After being mostly vacant since UFV left the premises at its Chilliwack North campus, the Province has stepped up to help School District 33 purchase the property for a new school. (Paul Henderson/Progress file)

Public consultation kicks off for new Chilliwack arts school

Two meetings planned for April to garner feedback on proposed school focus

It has a solid theatre, a commercial kitchen and room for 700 students.

It could be open by the fall 2020.

Now, it just needs the final nod from the school board. The proposed “integrated arts” school will be centred around the former site of the University of the Fraser Valley (UFV) on Yale Road, with a focus on the theatre, kitchen, and classrooms there. It would eventually cater to students in Grades 8 through 12, but would start off with the youngest three grades and grow over three years to completion. The first graduation year would be 2022.

And, if the school is approved to be a designated arts school, it could mean the nearby A.D. Rundle (ADR) middle school would see a shift toward the arts as well.

Assistant superintendent Rohan Arul-Pragasam presented the latest information to the Chilliwack school board last week, and noted two tentatives dates for public consultation. Because while the principals and vice-principals are reportedly in favour of an arts school, the district also wants feedback from parents and students.

Those dates are set for April 16 for the north side of the city (Alumni Hall in the NLC, 7 p.m. to 9 p.m.), and April 24 for the south side (Sardis secondary, 7 p.m. to 9 p.m.). All feedback is expected to be presented back to the board by their April 30 meeting, for final approval.

Even though it’s just a proposal to both the community and the board at this point, Arul-Pragasam presented some of the pillars of an integrated arts school. They include Integration of Disciplines, Authentic Learning, Collaborative Culture and a Visionary Staff. Arts and non-arts subjects would be taught in partnership, core competencies would be a main focus, and all staff members would ideally have either a degree or post-graduate diploma in one of the arts in addition to core curriculum.

During the question period at the end of the meeting, parent Jamie Benton asked if the school district had ever looked into adding an urban art component to their schools, to help reduce graffiti. Staff noted they hadn’t done so, but that it was an example of ideas they hope parents bring to the consultation sessions.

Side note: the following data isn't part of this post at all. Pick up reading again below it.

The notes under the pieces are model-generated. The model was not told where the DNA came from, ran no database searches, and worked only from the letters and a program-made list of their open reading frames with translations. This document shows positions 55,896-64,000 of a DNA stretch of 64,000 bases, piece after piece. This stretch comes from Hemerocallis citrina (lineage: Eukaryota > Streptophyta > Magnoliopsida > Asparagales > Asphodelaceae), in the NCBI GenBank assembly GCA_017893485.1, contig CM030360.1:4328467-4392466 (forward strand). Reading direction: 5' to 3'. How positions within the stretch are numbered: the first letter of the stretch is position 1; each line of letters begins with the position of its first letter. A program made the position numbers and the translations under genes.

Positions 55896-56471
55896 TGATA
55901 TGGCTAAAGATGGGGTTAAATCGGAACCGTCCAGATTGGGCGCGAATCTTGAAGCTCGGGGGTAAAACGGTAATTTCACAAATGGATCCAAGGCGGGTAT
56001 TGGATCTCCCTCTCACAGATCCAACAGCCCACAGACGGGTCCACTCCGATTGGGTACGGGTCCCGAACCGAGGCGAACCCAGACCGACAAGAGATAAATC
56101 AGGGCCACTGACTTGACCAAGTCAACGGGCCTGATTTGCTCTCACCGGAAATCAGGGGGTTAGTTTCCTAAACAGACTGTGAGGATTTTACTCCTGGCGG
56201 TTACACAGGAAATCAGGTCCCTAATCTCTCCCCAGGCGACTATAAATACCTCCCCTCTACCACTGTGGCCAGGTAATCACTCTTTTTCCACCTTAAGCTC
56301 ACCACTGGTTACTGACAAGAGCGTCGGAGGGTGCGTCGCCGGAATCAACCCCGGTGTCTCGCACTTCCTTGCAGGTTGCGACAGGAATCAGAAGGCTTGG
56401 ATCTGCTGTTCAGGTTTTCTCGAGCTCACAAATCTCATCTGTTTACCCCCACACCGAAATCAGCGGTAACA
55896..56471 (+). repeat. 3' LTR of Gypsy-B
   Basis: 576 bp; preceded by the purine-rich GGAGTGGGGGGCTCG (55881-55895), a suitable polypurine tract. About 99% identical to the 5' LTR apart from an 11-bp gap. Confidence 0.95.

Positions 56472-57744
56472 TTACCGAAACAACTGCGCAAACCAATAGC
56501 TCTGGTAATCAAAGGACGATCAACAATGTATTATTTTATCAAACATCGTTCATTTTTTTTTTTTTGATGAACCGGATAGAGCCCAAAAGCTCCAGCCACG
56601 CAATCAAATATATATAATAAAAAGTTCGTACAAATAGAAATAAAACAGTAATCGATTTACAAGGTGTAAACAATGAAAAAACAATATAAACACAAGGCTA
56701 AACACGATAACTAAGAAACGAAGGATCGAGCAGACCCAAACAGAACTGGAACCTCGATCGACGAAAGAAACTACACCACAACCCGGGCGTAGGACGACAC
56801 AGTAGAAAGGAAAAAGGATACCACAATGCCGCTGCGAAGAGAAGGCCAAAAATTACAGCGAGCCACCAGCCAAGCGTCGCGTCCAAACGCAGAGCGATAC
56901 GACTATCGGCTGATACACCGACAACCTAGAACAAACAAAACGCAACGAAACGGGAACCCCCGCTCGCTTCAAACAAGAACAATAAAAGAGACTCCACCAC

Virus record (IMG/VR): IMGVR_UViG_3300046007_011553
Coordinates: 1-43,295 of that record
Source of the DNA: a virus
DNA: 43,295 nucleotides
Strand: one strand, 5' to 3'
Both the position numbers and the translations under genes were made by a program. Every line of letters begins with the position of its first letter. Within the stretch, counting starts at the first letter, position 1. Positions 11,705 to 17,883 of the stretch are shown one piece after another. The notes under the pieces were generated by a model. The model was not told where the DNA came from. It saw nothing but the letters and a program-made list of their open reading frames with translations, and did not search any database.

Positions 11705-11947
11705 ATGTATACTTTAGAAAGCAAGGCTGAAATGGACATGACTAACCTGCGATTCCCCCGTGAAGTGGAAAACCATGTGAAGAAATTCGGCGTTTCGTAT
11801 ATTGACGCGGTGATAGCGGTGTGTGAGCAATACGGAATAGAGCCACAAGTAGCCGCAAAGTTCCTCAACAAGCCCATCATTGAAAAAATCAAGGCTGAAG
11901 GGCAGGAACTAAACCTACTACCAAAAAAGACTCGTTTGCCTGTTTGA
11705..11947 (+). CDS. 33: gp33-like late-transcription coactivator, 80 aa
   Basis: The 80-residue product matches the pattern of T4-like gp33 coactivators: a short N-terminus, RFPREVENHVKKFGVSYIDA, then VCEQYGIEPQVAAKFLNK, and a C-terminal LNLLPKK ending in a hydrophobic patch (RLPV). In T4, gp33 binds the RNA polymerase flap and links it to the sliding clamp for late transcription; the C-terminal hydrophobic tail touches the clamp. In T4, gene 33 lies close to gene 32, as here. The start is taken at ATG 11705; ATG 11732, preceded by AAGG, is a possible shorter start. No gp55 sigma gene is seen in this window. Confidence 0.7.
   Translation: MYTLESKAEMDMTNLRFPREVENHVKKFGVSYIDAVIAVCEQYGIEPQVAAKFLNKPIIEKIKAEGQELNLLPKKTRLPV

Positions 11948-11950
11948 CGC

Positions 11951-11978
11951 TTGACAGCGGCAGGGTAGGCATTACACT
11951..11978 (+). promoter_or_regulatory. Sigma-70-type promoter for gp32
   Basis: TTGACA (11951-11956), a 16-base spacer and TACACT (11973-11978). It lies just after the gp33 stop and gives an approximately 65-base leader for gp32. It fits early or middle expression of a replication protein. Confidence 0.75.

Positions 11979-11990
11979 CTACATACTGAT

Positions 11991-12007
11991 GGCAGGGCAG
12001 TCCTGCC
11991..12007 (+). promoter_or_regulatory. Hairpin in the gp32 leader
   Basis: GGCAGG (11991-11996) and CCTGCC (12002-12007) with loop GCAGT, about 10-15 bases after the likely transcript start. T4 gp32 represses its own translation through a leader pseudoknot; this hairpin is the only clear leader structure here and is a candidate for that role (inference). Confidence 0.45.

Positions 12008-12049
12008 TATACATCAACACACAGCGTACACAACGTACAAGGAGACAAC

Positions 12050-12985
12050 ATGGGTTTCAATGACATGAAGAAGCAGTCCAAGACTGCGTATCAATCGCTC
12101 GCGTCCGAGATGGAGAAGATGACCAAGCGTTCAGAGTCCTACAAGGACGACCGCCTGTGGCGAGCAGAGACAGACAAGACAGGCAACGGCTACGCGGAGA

Parent Diane Braun, who is also the District Parent Advisory Council chair, noted in a question to the board that there is a popular compensation program in Surrey that helps students heavily involved in the arts (and sports), and who may miss large portions of school.

With the new school, there is also the possibility of integrating an arts focus to Grades 6 through 8 at ADR. This would work to give students at ADR access to arts facilities, and students at the new school to have access to areas like sports fields and industrial shops. The site is only 5.68 acres, which is considered small for a high school. There is no room on site for a field of its own.

It would also provide Kindergarten through graduation arts-focused learning for families who wish that for their children. F.G. Leary is an arts-focused elementary school with an open catchment.

The new school comes at a time when enrolment is at an all-time high and schools are experiencing crowding and the highest proportion of portables in the province. The district’s purchase of the remaining UFV grounds, within the new growing community of Midtown, and along a major road, will help soften some of that pressure, Arul-Pragasam noted.

The Ministry of Education announced it is providing up to $10 million for the project. The completion date is quicker than a previously announced elementary school along the Vedder, because most of the infrastructure from UFV is still in place.


@CHWKcommunity
jpeters@theprogress.com

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